once that's sorted out, ask a rigger from a pro rental company to tell you how to do it or pay him/her for doing it.
when using all the proper fly and safety gear (and of course only when having the necessary knowledge), flying smaller systems is neither very difficult nor really dangerous: often i'm more concerned what comes out of the speakers than sitting below them...




p.s. cable length is an issue due to weight considerations: cables of speaker systems can make up for around 10% of the weight in my experience (same with costs by the way)
Old 8th August 2018
  #26
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is there a thread anywhere on this forum that isnt an argument?
Old 8th August 2018
  #27
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Quote:
Originally Posted by parricide View Post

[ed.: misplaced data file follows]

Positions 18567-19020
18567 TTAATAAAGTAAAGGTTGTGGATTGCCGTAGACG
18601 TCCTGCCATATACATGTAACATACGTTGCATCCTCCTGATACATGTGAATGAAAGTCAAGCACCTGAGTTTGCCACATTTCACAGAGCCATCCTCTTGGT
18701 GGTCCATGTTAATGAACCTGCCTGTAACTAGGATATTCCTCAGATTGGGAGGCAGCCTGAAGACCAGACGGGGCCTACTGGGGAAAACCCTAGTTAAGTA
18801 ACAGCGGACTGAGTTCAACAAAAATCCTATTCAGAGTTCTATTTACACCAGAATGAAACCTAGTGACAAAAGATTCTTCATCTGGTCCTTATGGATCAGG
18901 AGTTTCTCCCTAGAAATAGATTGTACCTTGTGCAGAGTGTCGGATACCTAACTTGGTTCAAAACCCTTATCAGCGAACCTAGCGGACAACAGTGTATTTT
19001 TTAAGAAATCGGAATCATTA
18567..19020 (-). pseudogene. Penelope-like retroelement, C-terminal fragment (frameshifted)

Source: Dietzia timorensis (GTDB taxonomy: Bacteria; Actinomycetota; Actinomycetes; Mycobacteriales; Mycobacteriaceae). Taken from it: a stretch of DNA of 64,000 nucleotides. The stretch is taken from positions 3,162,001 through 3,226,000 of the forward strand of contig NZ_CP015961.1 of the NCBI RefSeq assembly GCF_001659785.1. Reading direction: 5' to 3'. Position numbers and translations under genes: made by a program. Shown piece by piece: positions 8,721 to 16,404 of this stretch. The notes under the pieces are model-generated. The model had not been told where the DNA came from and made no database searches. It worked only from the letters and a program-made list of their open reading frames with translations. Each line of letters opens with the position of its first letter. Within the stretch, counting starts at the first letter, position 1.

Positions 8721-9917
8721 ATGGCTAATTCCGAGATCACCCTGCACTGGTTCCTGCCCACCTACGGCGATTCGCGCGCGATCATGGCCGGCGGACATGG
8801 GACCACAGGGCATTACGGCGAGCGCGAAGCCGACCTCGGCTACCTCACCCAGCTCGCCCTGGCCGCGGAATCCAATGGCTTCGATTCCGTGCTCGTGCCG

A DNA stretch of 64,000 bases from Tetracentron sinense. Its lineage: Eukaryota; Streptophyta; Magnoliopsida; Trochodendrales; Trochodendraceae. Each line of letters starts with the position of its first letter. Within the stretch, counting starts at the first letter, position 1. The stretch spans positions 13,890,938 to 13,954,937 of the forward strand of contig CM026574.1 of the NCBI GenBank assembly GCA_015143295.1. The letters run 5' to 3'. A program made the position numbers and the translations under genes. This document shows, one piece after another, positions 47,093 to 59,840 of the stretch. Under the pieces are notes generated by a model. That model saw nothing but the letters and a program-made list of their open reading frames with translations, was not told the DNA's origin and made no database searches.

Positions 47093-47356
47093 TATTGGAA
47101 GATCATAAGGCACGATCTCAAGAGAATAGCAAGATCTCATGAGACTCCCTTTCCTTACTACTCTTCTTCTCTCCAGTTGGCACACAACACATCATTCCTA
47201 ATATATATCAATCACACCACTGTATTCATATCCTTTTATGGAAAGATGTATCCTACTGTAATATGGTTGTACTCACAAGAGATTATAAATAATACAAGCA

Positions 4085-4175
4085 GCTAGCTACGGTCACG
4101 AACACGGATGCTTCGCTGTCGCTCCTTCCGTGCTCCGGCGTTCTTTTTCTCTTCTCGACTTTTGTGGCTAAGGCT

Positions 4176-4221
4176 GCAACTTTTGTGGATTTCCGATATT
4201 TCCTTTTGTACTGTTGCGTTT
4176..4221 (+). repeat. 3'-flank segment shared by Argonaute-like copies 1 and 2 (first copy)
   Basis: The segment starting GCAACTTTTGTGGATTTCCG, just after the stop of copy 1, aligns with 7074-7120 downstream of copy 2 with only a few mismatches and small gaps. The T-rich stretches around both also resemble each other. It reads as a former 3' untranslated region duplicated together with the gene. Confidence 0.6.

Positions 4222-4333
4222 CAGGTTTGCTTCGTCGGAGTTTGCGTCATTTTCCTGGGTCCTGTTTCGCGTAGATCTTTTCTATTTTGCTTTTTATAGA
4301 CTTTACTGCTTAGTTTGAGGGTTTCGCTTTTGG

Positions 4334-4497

is there a thread anywhere on this forum that isnt an argument?
Apparently you don’t know the difference between an argument and a discussion...furthermore, how helpful is this post. If you’re not going to be helpful and relevant please take your trolling elsewhere and allow the people who want to learn something to continue to do so.
Old 8th August 2018
  #28
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Sam, the two of us generally read from the same page however in this particular case two very important factors need to be considered. 1. Some states require certified union employees for erection of ancillary audio/video gear deployed in public places. 2. Structural engineers are not responsible for the 20x price markup of flying gear: E & O insurance premiums and more importantly substantial reserve accounts to pay lawyers for potential settlements is the responsible business model.